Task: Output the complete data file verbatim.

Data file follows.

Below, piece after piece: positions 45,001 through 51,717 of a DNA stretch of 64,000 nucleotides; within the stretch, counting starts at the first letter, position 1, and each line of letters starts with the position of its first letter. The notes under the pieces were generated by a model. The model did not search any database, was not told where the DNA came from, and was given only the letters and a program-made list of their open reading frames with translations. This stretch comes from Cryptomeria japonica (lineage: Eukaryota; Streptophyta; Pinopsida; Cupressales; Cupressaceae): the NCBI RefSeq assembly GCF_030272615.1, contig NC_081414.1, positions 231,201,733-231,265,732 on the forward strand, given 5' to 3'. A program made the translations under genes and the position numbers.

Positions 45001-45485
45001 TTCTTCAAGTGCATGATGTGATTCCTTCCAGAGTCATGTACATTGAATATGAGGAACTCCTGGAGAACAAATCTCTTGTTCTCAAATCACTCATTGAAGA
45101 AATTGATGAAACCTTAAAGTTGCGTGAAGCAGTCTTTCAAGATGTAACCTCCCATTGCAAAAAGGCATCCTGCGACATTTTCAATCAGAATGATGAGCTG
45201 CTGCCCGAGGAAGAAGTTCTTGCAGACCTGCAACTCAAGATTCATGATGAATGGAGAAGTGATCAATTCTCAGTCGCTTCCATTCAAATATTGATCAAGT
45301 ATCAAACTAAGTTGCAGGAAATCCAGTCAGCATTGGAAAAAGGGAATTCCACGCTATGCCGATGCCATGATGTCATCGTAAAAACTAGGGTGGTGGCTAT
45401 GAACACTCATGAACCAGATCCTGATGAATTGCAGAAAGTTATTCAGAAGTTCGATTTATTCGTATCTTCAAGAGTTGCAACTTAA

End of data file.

Below, piece after piece: positions 45,001 through 51,717 of a DNA stretch of 64,000 nucleotides; within the stretch, counting starts at the first letter, position 1, and each line of letters starts with the position of its first letter. The notes under the pieces were generated by a model. The model did not search any database, was not told where the DNA came from, and was given only the letters and a program-made list of their open reading frames with translations. This stretch comes from Cryptomeria japonica (lineage: Eukaryota; Streptophyta; Pinopsida; Cupressales; Cupressaceae): the NCBI RefSeq assembly GCF_030272615.1, contig NC_081414.1, positions 231,201,733-231,265,732 on the forward strand, given 5' to 3'. A program made the translations under genes and the position numbers.

Positions 45001-45485
45001 TTCTTCAAGTGCATGATGTGATTCCTTCCAGAGTCATGTACATTGAATATGAGGAACTCCTGGAGAACAAATCTCTTGTTCTCAAATCACTCATTGAAGA
45101 AATTGATGAAACCTTAAAGTTGCGTGAAGCAGTCTTTCAAGATGTAACCTCCCATTGCAAAAAGGCATCCTGCGACATTTTCAATCAGAATGATGAGCTG
45201 CTGCCCGAGGAAGAAGTTCTTGCAGACCTGCAACTCAAGATTCATGATGAATGGAGAAGTGATCAATTCTCAGTCGCTTCCATTCAAATATTGATCAAGT
45301 ATCAAACTAAGTTGCAGGAAATCCAGTCAGCATTGGAAAAAGGGAATTCCACGCTATGCCGATGCCATGATGTCATCGTAAAAACTAGGGTGGTGGCTAT
45401 GAACACTCATGAACCAGATCCTGATGAATTGCAGAAAGTTATTCAGAAGTTCGATTTATTCGTATCTTCAAGAGTTGCAACTTAA